Well today, we’re going to discover something. We’re going to find out that we can learn from the old-school. That we can learn from some of the vintage stories in Scripture and we can apply the old-school in today’s new-school. We’re going to discover that many of us are sort of like the people we’re going to be looking at today. Many of us are floating on the seas of relativism.
We have convictions about no convictions. In other words, we believe truth is relative.
We say, and this sounds so cool and so sexy, “Hey, what’s true for you is true for you. But what’s true for me is true for me.”
There’s no real truth source out there. What happens when you life your life that way. What happens when you say, “you know what, that’s going to be my mantra”?
Crawl Away From Crazy
February 8, 2009
All right, thanks for being here today. Thank you so much for being here. By the miracle of technology this is going to be seen at all of our campuses, we’re very, very excited about that, because whenever you hear the word disciple – a word that some of you are familiar with, a word that maybe some of you aren’t – a disciple is a learner. And at Fellowship Church, I’m thrilled, because we have a bunch of incurable learners. We learn through high-definition video, we learn through live teaching, we learn through different video, short films, we learn through songs, we learn through dramatic readings, we learn through all sorts of things, so welcome to Fellowship Church. We’re packed full of disciples. And we’re full of incurable learners.
Well, today I’m going to talk about something that everybody deals with. I’m going to talk about depression. Now, when I just said everybody deals with depression, you might be going, “Well, I’m not dealing with depression right now. I’m not feeling down in the dumps right now.”
You will. Some of you are dealing with depression. And this message is directly to you today. You can apply this right where you are, because the Scriptures are going to get all up in our chili as we talk about what depression is, the cause of it, and the cure of it.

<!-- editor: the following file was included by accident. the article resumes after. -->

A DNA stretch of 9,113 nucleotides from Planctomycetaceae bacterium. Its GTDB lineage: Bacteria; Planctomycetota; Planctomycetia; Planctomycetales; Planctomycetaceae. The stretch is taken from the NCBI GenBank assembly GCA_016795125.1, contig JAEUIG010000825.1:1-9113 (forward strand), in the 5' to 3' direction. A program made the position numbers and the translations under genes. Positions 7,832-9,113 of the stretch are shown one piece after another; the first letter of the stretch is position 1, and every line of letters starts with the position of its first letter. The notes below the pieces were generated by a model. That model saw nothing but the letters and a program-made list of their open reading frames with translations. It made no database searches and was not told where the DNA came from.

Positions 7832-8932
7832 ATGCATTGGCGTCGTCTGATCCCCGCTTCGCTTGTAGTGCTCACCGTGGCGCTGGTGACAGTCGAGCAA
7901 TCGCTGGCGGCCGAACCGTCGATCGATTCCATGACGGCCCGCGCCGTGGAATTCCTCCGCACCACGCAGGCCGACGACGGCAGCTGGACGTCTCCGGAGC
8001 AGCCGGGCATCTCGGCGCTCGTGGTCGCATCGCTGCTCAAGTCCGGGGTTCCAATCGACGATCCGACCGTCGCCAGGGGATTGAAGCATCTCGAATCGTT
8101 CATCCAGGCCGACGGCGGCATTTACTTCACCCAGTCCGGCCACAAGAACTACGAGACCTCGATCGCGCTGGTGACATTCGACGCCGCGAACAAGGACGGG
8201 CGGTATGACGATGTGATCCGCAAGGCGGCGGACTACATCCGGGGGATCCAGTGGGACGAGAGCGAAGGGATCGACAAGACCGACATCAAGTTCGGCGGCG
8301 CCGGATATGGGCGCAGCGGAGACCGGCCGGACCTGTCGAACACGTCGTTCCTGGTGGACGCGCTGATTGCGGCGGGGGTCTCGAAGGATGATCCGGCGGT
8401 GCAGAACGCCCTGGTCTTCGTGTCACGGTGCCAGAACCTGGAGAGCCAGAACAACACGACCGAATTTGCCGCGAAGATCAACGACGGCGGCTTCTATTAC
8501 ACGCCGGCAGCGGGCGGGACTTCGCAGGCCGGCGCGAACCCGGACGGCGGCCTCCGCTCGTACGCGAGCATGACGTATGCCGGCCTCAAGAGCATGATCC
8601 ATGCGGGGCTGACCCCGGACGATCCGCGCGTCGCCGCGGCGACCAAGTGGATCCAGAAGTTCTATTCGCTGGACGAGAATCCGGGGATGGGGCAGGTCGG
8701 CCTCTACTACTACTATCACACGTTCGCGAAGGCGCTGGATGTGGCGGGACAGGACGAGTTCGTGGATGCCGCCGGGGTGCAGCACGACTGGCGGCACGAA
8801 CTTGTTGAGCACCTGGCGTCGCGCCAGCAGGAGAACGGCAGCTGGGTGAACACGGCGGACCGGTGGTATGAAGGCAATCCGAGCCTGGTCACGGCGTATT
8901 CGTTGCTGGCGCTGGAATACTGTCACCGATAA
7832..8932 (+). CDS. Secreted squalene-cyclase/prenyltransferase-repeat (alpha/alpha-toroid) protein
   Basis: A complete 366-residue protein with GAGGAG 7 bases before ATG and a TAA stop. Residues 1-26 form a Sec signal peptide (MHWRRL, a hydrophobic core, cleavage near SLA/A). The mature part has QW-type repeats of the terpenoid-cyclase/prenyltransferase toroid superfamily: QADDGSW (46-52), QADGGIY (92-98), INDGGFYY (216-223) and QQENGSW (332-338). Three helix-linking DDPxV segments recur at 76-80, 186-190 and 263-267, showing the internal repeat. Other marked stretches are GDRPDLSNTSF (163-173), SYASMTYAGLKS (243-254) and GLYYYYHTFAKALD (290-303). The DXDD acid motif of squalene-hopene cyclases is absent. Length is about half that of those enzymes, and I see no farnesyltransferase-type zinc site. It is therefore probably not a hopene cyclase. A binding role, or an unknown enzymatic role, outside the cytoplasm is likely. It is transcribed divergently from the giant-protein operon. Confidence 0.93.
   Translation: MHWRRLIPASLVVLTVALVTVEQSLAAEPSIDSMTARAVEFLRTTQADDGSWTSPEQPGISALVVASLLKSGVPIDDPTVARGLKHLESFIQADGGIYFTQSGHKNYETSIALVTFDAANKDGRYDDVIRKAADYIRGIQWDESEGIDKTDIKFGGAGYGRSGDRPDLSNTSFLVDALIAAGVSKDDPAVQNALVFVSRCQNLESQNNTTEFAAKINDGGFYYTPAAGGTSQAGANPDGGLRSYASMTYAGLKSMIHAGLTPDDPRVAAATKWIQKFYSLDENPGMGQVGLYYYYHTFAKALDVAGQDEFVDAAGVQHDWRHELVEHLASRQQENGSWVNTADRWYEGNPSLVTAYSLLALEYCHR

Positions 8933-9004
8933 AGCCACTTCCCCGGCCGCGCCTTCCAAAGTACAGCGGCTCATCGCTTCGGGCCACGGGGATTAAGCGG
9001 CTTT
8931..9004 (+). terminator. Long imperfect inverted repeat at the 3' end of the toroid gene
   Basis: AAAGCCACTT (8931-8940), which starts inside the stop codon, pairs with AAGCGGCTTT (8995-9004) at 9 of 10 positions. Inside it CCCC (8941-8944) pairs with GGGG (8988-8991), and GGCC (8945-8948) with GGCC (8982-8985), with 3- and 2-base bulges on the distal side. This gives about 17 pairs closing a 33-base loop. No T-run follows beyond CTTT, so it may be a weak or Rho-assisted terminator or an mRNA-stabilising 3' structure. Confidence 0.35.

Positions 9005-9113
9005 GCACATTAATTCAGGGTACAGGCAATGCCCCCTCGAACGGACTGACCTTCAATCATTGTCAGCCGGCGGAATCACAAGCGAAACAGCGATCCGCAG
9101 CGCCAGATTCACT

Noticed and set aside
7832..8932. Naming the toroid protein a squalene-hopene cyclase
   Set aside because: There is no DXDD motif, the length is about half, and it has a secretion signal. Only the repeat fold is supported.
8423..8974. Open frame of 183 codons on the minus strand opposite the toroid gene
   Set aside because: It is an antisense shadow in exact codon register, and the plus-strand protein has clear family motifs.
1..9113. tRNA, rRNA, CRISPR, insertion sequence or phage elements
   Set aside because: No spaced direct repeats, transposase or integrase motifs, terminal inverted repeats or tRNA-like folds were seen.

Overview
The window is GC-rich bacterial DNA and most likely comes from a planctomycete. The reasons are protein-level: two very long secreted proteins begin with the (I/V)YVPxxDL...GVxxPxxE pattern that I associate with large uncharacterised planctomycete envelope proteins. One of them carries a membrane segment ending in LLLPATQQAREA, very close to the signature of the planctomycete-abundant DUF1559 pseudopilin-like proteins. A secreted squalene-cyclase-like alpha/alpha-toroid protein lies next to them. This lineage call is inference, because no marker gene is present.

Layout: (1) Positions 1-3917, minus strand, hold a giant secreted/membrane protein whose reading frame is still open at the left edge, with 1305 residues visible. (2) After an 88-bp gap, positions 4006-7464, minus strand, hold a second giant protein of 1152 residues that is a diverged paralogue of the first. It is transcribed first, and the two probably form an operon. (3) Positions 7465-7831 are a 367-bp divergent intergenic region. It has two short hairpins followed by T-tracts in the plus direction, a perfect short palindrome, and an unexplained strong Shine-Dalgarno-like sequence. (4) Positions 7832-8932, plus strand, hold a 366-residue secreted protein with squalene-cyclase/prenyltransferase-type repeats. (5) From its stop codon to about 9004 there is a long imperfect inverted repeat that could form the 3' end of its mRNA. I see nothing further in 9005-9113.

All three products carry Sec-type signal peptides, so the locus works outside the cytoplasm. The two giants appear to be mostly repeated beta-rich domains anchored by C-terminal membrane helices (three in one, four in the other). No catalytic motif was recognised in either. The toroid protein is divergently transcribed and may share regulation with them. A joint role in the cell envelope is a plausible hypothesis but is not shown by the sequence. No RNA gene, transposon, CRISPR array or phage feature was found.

Now, if you’re saying, “Ed, I’m not depressed.” One day you will definitely need this stuff so make sure you take it and download it. Or maybe you know someone in your family, or you know someone at work who’s dealing with depression.
I’ve been fascinated since I’ve studied depression. I’ve been blown away as I’ve looked at depression throughout the Bible. Because so many people in Scripture dealt with depression. So many of the great matriarchs and patriarchs, the great men and women of God, dealt with despondency and feeling really, really down.
What is depression? I mean, when I throw the term out, what am I talking about? Depression would be considered an intense feeling of helplessness and hopelessness that leads to sadness. Helplessness and hopelessness that leads to sadness.
And I’m here to tell you that all of depression is not sin. Yeah, if your rebellion before God has led to depression, that is sin causing depression. But so much of it, in fact, most of it is not a sin. So isn’t that cool? It’s not a sin to be depressed.
So if I’m depressed, I’m hopeless, I’m helpless and it leads to intense sadness. Well, today’s talk is going to be about giving hope to the hopeless and help to the helpless. I want to talk to you up front, I want to give you the raw and real, the 4-1-1 you might say about depression.
We know them when we see them, and they’re everywhere. We spot them across the room at family gatherings. We sense them walking down the street in our neighborhood. And we go to great lengths to dodge them at the office. Why? Because we’re convinced they’ve taken the crazy pill.
In this series, Ed Young peels back the label on the bottle of crazy pills in our world. And as he looks into what drives us crazy, what keeps us there and how to deal with the crazy people in our lives, he shows us that being crazy isn’t always bad if we’re crazy for the right things.